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UK 2004
Directed by
Shane Meadows
86 minutes
Rated M

Reviewed by
Bernard Hemingway
3 stars

Dead Man's Shoes

Just as his previous film Once Upon A Time in the Midlands (2003) hybridized British social realism with the Spaghetti Western so with Dead Man's Shoes Shane Meadows takes the revenge movie format of the Kill Bill stripe (Vol.1 of which came out in 2003, Vol 2. In 2004) and transposes it to the drab milieu of his Midlands stamping ground. Whilst done with a certain amount of style as it maps out the achronological narrative, like Tarantino’s film, albeit in a more low-key way, it doesn’t amount to much.

Paddy Considine who co-wrote the film with Meadows, takes the lead as Richard, an ex-soldier returned to his hometown, seeks out a gaggle of low-lives who, we understand, have done something heinous to Richard’s younger brother, Anthony (Toby Kebbell) while Richard was away. What that is we don’t initially know but as the story unfolds by juxtaposing Richard’s present actions with flashbacks which are shot in grainy black and white we learn why he is bent on bloody revenge.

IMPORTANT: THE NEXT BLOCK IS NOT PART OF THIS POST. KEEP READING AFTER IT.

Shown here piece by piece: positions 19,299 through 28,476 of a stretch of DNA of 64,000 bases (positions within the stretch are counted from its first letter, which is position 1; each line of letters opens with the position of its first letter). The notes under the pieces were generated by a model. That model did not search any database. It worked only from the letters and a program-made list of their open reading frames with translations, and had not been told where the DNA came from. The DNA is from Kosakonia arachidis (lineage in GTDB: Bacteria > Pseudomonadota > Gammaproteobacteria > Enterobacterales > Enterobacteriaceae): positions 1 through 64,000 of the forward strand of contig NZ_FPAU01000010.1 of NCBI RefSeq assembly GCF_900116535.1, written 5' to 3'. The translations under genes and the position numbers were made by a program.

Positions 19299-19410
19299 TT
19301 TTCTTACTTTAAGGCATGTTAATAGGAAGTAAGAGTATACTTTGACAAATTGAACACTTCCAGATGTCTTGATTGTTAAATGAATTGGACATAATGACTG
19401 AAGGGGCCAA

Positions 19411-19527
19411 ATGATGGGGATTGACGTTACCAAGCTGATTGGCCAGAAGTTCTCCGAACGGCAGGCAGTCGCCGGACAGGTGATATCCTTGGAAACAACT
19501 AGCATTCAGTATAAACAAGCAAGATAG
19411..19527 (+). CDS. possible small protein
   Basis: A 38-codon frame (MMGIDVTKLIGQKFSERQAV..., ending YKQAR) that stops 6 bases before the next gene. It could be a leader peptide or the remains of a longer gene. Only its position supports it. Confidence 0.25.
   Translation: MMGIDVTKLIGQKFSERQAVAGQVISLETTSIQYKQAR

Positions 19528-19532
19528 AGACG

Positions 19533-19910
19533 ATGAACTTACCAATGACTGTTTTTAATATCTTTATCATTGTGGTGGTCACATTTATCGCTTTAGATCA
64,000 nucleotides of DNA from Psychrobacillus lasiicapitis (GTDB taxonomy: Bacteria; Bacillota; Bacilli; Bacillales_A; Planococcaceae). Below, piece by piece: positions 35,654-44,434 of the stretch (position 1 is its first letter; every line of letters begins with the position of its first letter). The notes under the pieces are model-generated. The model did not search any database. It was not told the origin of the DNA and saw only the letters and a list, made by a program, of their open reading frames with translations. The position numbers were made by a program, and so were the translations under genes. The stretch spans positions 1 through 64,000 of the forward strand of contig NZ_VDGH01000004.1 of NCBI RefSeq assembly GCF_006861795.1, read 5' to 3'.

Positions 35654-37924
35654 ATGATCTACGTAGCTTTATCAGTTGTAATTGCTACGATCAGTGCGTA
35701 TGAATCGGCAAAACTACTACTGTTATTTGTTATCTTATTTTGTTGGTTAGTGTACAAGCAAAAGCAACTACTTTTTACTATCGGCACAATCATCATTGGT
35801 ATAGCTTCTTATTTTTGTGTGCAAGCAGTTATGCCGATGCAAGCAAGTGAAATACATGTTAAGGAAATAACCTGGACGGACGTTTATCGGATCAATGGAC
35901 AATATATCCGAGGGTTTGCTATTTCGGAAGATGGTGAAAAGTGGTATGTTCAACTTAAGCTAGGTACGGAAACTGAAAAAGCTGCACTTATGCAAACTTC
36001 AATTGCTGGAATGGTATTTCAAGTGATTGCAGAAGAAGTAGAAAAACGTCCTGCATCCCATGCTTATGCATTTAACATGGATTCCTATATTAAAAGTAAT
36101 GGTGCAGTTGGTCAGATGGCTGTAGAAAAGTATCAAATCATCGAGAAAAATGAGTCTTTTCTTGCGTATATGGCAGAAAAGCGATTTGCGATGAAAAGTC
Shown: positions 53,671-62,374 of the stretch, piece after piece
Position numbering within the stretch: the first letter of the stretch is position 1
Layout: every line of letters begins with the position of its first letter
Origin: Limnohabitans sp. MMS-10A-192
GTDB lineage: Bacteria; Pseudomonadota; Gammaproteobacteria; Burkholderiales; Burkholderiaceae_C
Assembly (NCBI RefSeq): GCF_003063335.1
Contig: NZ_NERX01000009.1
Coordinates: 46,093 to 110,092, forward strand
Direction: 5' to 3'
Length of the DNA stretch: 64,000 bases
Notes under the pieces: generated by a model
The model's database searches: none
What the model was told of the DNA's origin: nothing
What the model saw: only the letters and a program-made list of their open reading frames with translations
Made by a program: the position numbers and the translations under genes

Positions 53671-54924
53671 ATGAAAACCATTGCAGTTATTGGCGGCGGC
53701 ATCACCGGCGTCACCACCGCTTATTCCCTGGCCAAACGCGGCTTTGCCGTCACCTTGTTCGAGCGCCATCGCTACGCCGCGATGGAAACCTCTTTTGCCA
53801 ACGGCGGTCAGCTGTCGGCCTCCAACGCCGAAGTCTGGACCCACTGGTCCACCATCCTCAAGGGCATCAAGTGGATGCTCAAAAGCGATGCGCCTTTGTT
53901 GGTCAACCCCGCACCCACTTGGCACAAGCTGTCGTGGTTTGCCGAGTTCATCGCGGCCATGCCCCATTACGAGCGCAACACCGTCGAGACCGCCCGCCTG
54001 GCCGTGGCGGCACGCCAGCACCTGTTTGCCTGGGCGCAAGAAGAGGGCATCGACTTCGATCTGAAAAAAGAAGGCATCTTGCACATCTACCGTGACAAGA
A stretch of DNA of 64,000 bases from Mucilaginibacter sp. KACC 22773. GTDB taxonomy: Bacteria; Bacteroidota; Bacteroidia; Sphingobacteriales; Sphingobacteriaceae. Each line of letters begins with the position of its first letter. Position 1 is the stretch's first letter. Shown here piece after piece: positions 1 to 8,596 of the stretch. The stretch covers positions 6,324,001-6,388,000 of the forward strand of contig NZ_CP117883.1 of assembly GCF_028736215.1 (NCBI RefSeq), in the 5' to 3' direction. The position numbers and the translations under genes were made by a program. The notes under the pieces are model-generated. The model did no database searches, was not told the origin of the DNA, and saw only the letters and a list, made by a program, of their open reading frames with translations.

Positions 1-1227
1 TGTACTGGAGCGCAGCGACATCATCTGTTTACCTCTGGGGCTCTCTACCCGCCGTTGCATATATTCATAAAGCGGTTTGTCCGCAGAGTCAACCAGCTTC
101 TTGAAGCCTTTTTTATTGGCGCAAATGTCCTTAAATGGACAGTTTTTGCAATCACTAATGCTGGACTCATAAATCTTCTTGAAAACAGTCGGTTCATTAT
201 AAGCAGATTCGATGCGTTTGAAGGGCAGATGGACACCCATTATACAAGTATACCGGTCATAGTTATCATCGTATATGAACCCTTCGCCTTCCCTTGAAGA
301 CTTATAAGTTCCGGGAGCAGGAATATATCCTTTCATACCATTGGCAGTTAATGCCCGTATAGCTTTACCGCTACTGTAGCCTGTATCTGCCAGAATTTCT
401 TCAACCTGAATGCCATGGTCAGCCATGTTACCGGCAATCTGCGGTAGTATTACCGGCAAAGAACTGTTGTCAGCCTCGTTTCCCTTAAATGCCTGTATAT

It would be going too far to categorize Dead Man’s Shoes as a black comedy but Meadows injects humour into the essentially grim story by making the low-lives prize dimwits who are slavishly devoted to their overlord, Sonny (Gary Stretch) a would-be hardman who likes to wear clown makeup and is emotionally and sexually unstable. Whilst this does result in some amusing moments the overall tone is serious and the deadening brutality of the lower reaches of English society is well brought home. The historically entrenched spiritual oppression of such is resonantly suggested by the presence of a gutted medieval castle that sits on a hill overlooking the town and which becomes the centrepiece of the film’s denoument as Arvo Pärt's De Profundis soars on the soundtrack.




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